How to copy a WPF control default template

From MSDN forums user Magnus (MM8) (https://social.msdn.microsoft.com/profile/magnus%20(mm8)/?ws=usercard-mini).

Right-click on an element, for example a Calendar, in design mode in Visual Studio 2012 or later and select the “Edit template” option and then the “Edit a copy…” option. This will bring up a dialog that lets you specify the name and location of a style resource that is created for you when you click the “OK” button in the dialog.

There is also an “Edit Additional Templates” option and under this one you will find an “Edit CalendarDayButtonStyle” option that will copy the default template of the CalendarDayButton into your XAML markup.

I did this

I was testing the Office Timeline August 2016 release candidate and the software generated the timeline below. I’m really proud and I am sure I can say without false modesty that it looks awesome. All I did was import data from a Microsoft Project file and then change the default style to Round.

1

Goodbye, old friend …

Goodbye, C++ , I kind of like much more another programming language now …

Yesterday I had to service a request from a tester: there’s an legacy application that’s still a money maker. It has been developed in Delphi 7 and it uses .INI files to store the application configuration. It’s a pain to maintain it, let me tell you …

There are two INI files containing exactly the same data, something like:

[Tests]

WBC=WBC

RBC=RBC

IMAGE001=SCAT_WBC

IMAGE002=DIST_PNG

FLAG001=Neutropenia

FLAG002=Neutrophilia

NRBC=NRBC

FLAG003=Anemia

So the tester wanted to split the [Tests] section into three sections, [Tests],[Images] and [Flags], and sort the lines inside the sections by key. I assume this would make it much easier for him to inspect the .INI files (I do not get it why we wants to do that, he should test the application using the black-box method). Of course I’d had to update the legacy Delphi 7 code to properly read and then write back the INI files, which I’ve immediately told his boss was not an option. They’ve accepted instead my solution, which is to implement a command line tool that reorganizes the [Tests] section in a more readable way: all “true tests” together, sorted by key, followed by all “Image*” lines sorted by key, followed by “Flag*” lines sorted by key.

I was not allowed to use C# to implement this utility, because the target systems still run an older version of .NET Framework. So, C++, back to you.

Boy, did I google a lot while writing the tool: how to read .INI files, how to parse the result of GetPrivateProfileSection (in the end I wrote my own state machine for this), how to sort a map (google told me the map is sorted by default by key🙂

I spent a good half an hour figuring how to properly append a char to a string; first, I was calling s.append( c) and the compiler errored with a really unhelpful message. Once I’ve figured I should call s.append(c, 1) the code compiled, but it didn’t work. That’s because the C++ people are thinking backwards when it comes to the order of function parameters, I was calling s.append( c, 1 ) instead of s.append( 1, c ).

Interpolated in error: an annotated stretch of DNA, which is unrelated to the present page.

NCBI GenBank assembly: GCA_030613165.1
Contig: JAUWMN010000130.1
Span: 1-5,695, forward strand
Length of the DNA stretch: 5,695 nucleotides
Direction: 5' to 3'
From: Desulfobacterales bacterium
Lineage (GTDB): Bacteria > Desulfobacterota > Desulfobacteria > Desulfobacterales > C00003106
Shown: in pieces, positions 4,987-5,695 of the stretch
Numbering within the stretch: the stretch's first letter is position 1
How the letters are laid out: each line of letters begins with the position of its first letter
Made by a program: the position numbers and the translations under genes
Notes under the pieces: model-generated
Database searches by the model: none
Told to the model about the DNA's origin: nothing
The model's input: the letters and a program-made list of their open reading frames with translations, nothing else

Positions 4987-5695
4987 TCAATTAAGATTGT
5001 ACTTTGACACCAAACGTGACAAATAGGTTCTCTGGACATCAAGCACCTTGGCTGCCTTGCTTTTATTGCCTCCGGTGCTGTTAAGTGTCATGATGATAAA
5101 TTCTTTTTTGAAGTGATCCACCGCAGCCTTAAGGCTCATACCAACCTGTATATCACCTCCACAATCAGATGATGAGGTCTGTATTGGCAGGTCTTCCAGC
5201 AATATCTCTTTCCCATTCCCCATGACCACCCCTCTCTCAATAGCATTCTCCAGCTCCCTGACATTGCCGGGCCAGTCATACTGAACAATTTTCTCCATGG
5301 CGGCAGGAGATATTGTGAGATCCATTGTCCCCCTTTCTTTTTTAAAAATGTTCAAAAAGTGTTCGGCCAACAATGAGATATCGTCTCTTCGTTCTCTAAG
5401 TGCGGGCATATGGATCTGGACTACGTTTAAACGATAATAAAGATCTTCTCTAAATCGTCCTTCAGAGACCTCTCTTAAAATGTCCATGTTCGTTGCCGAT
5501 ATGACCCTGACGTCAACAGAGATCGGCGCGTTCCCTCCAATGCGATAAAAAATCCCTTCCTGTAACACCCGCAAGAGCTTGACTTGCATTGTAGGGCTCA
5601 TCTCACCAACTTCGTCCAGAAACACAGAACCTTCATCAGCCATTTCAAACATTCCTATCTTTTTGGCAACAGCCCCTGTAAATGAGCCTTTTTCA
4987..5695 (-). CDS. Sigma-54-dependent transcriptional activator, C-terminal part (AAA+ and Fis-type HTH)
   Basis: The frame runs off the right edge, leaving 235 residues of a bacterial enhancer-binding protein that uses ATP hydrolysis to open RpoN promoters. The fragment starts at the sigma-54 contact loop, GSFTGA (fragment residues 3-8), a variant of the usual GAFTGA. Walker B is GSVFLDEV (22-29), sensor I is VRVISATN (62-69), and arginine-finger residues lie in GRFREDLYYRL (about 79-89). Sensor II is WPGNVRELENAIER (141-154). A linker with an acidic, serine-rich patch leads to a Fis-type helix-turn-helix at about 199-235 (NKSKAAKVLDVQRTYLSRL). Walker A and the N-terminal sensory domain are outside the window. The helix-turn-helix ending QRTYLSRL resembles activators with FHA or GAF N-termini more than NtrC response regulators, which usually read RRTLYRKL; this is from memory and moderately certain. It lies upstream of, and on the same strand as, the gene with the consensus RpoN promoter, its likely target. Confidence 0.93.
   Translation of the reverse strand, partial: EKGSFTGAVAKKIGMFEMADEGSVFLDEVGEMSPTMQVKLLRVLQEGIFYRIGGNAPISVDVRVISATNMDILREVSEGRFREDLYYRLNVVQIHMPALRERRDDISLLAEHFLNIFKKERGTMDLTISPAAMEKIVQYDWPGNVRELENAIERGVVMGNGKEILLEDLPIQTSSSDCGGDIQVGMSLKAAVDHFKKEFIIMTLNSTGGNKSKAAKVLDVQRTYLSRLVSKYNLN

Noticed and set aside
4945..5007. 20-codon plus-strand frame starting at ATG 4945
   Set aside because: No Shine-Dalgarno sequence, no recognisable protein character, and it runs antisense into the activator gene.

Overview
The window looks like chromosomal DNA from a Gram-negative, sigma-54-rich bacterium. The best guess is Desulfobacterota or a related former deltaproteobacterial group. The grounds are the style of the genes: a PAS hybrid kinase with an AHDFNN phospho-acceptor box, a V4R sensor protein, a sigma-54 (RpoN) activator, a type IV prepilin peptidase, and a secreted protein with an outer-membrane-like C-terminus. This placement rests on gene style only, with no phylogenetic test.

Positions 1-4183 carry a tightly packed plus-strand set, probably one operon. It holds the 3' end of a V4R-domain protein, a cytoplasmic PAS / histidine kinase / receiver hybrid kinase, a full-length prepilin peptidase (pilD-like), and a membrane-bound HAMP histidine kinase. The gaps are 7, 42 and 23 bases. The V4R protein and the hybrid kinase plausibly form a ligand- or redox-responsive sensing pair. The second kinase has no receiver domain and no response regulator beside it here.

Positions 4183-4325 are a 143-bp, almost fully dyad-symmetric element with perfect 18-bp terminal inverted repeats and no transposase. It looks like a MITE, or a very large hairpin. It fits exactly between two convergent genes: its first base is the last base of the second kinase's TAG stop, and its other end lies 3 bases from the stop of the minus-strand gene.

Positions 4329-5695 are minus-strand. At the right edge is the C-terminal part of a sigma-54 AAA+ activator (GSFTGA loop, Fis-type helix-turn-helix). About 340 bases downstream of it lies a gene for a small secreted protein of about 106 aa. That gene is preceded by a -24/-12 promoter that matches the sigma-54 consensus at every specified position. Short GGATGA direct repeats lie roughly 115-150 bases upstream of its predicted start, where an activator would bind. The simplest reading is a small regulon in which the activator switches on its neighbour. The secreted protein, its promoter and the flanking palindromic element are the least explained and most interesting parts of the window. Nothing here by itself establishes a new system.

Then I was placing the final null terminator over an existing null terminator; another 10 minutes to figure it out.

Another 15 minutes to figure out a normal way to implement string.StartsWith (you should use mismatch for this).

When it was all done and refactored and ready for inspection, I’ve took a good look at the code. Even with auto keyword, iterators, algorithms, STL, the code is much less readable than the C# code. So, goodbye, good old C++ friend (pun intended:-), I’ll enjoy C# even more from now on.

Something to follow

FuzzyDupes:NET Assembly Documentation

Fuzzy text matching algorithms links

Algorithms for Approximate String Matching”, E. Ukkonen.

Simhash: http://matpalm.com/resemblance/simhash/

https://en.wikipedia.org/wiki/Longest_common_subsequence_problem

https://fuzzystring.codeplex.com/

http://chairnerd.seatgeek.com/fuzzywuzzy-fuzzy-string-matching-in-python/

https://blog.nishtahir.com/2015/09/20/fuzzy-string-matching-using-cosine-similarity/

http://www.tsjensen.com/blog/post/2011/05/27/Four+Functions+For+Finding+Fuzzy+String+Matches+In+C+Extensions

http://www.decisivedata.net/blog/cleaning-messy-data-sql-part-1-fuzzy-matching-names/

http://ntz-develop.blogspot.ro/2011/03/fuzzy-string-search.html

 

Excel Fuzzy Lookup Add-In (from Microsoft Research): https://www.microsoft.com/en-us/download/details.aspx?id=15011

 

Jaro-Winkler algorithm

Cosine similiarity

 

 

 

 

Bella got its revenge

Yesterday it was a big day for my pets: yearly inoculation day! While Bella deeply enjoys car rides (it’s a dog, after all🙂, Magellan deeply hates being transported by car, especially since it has to do so in a pet box. The first time we tried to travel with it defecated in the box and I had to stop for a clean. Us being its masters, Magellan does not hate us, but it has its ways of protesting.

As my vet told me often, cats have an extra sense – when it’s time to pick them up for the vet visit, they know it well in advance, so they prepare well in advance their escape. Magellan has planned something, but not well this time – it went under the couch. In a moment of inspiration I told Bella to help me, and then I’ve tried a few things to get Maggie out; not a chance, until I’ve got exasperated and I’ve directly lifted the heavy couch. Maggie jumped out, rushing for the alpha site, when Bella put it’s front paw on it, with its entire weight of 8.8 kgs behind it … and Maggie stopped, really stumped.

Easy-peasy then, just picked up the cat, placed inside the pet box and off we went. Bella went ecstatic the entire day. I am certain part of it came from the fact it got its revenge for all the moments the cat has ambushed it.